The importance of belonging
After building a 'solid foundation' of knowledge at Freshfields, Fiona Dormandy (nee Russell) began her in-house career with the collective experience of the alumni network at her fingertips.
Now EMEA general counsel at Airbnb, Fiona’s first foray into the corporate world of a City firm was in 1995 when she spent three weeks with Freshfields as a summer associate. Three years later she returned as a trainee, qualifying into the firm’s corporate practice.
Tell us a little about your time at Freshfields
I joined as a trainee in 1998. My first seat was in project finance and the first partner I worked for was Nick Bliss. After that, I completed seats in competition, litigation and corporate before going to Milan in December 1999. I stayed there until I qualified into what was then Will Lawes’ corporate team. I sat with Julian Makin, who was just about to be made partner, and we worked on an IPO under the name ‘Project Silver’. It’s funny the details you remember.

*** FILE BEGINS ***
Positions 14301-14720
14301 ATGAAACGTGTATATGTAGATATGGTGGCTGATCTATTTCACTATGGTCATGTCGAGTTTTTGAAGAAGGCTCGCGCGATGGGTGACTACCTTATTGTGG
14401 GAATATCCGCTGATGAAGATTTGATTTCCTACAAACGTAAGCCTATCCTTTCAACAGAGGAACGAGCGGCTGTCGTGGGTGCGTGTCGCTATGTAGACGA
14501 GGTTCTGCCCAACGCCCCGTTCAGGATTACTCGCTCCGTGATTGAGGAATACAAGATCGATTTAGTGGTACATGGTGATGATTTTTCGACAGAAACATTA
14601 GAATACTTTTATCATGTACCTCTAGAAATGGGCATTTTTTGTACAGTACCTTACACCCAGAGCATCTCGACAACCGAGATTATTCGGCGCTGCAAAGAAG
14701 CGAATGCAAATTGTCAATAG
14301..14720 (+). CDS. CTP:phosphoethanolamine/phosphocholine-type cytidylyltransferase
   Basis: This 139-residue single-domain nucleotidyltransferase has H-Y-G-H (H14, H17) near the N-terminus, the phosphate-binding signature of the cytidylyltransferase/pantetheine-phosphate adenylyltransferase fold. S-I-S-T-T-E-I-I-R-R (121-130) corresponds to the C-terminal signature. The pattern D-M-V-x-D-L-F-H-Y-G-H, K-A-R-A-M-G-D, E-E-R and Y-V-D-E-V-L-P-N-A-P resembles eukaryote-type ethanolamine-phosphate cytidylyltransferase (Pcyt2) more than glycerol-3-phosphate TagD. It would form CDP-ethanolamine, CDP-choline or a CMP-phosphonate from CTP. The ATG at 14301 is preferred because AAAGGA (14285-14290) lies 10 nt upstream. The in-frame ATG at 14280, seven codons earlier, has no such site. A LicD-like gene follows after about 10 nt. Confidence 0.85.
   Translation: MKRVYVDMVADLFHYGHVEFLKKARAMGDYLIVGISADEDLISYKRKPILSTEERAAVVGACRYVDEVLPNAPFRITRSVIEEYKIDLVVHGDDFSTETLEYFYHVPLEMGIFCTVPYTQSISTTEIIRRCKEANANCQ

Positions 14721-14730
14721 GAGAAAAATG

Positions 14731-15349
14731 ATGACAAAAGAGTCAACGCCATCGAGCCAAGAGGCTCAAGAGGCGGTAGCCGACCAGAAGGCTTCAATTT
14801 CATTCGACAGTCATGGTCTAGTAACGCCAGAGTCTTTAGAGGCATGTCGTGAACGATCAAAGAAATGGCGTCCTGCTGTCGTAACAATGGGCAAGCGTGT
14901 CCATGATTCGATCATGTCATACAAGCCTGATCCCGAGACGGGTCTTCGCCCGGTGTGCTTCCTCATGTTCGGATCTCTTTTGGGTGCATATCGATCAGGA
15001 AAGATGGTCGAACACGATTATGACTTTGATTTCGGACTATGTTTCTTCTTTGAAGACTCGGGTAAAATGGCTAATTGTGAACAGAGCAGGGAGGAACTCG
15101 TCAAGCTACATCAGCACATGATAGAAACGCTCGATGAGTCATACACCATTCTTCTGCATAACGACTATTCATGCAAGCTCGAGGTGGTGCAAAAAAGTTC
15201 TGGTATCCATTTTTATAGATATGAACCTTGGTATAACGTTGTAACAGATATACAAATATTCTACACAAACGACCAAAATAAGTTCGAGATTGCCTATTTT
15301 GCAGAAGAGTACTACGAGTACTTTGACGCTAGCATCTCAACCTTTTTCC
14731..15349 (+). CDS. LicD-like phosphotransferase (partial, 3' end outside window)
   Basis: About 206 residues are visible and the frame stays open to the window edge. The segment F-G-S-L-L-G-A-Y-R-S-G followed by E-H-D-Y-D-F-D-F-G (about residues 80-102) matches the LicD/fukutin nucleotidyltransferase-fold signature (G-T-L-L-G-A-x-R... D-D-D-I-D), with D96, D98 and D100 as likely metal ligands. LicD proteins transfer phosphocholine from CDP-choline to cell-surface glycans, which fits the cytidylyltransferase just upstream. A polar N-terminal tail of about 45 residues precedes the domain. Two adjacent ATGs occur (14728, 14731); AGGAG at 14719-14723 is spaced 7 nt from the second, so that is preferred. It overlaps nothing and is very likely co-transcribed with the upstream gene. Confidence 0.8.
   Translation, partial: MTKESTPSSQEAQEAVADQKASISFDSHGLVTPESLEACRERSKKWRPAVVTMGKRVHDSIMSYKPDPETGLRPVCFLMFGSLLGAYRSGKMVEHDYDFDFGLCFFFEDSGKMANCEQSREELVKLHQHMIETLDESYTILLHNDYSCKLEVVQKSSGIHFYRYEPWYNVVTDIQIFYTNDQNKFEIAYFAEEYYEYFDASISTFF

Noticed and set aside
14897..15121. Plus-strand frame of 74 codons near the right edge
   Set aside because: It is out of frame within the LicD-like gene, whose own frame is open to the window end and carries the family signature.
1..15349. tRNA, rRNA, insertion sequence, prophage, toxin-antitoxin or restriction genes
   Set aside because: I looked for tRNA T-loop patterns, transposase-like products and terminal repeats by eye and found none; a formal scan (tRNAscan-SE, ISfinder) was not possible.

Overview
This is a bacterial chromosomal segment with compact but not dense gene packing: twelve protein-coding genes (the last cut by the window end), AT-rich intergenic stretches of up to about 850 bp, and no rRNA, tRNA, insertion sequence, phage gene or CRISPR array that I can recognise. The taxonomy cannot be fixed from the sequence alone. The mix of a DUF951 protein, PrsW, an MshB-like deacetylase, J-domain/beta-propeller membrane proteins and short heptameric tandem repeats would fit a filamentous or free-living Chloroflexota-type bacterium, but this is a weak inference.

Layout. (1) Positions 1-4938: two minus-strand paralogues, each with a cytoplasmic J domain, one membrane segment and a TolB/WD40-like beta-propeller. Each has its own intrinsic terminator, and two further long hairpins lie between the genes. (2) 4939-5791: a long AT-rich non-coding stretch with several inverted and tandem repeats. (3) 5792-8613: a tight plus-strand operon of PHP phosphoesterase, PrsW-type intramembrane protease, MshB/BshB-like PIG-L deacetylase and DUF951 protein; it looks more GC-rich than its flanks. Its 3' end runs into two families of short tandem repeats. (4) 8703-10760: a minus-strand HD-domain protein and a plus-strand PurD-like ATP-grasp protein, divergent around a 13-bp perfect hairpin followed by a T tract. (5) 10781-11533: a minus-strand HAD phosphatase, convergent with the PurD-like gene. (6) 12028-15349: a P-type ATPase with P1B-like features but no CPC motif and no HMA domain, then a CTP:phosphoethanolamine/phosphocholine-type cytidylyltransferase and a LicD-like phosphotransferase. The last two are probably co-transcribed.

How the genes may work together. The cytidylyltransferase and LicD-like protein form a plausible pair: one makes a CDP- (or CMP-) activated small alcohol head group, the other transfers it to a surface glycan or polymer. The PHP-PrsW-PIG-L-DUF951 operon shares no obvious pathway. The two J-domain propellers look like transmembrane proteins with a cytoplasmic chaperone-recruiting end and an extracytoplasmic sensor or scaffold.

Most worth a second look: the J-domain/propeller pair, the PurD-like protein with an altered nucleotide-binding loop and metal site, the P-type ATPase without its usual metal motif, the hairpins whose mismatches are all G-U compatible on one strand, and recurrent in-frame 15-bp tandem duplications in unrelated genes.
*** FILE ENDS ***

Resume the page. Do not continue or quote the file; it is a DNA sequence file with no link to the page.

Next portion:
What did you enjoy about the corporate practice?
I enjoyed working on IPOs mainly because I enjoyed getting to understand the businesses of the companies we were floating.
I should also give some credit to Julian Pritchard who dragged me into a niche part of a large scale de-merger that I’d successfully avoided for about a year. He asked me to focus on the accuracy of the non-financial operating data (such as revenue per user, cost of acquisition) in the numerous public documents that were required as part of the deal.
At the time I didn’t appreciate what I was learning but having had this experience, I was well prepared when I moved in-house to understand what drives growth in many consumer-facing technology businesses.